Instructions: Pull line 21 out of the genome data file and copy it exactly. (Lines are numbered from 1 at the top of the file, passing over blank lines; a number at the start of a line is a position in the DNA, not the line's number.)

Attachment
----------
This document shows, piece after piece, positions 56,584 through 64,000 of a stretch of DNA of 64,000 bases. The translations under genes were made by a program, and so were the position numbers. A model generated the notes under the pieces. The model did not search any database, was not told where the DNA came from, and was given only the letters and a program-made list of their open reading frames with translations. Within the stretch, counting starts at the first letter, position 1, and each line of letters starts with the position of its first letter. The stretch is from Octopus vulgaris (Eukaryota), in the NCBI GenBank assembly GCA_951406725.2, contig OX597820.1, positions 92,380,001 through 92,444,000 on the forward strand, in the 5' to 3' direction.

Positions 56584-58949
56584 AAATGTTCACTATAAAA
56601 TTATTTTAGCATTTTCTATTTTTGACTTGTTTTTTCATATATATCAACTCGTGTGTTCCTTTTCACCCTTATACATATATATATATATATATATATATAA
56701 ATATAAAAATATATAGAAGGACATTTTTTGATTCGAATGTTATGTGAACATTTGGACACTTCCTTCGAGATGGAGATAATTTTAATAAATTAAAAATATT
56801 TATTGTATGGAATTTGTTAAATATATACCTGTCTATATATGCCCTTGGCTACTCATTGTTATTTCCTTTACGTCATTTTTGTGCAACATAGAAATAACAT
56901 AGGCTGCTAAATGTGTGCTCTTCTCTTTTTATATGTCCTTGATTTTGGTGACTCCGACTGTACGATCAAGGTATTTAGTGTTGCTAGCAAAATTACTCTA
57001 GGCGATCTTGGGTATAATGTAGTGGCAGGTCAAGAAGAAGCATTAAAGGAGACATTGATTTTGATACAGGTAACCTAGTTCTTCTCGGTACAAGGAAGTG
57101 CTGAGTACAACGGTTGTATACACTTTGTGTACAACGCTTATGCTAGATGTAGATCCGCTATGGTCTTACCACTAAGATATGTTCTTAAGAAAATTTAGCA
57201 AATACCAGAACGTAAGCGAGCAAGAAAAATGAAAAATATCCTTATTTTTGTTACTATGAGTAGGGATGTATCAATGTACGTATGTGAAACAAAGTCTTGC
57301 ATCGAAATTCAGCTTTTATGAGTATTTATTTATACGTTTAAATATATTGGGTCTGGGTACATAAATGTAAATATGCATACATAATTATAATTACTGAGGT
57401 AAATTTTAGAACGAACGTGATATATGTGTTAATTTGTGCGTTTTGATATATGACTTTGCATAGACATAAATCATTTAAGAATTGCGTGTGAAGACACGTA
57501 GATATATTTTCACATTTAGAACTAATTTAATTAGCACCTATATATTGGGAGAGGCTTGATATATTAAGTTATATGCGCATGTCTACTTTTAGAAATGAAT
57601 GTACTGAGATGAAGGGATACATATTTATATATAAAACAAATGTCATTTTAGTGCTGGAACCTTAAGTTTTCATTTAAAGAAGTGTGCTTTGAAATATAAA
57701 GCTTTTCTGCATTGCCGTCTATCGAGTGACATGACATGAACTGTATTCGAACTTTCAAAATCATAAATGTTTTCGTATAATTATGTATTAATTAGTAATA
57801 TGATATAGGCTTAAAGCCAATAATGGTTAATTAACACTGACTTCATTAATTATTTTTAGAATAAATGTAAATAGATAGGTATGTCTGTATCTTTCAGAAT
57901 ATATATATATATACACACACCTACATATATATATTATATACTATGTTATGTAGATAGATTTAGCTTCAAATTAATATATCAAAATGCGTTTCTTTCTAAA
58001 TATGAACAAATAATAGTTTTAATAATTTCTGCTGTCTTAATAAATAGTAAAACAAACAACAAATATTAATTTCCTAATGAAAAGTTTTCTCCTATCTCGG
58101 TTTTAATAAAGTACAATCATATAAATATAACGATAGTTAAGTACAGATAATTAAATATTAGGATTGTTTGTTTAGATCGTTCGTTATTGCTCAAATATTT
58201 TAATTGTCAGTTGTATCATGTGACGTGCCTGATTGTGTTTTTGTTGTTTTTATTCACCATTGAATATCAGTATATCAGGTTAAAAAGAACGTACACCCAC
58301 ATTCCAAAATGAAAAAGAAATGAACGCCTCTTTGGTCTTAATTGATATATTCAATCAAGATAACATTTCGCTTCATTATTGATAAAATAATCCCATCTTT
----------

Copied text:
58301 ATTCCAAAATGAAAAAGAAATGAACGCCTCTTTGGTCTTAATTGATATATTCAATCAAGATAACATTTCGCTTCATTATTGATAAAATAATCCCATCTTT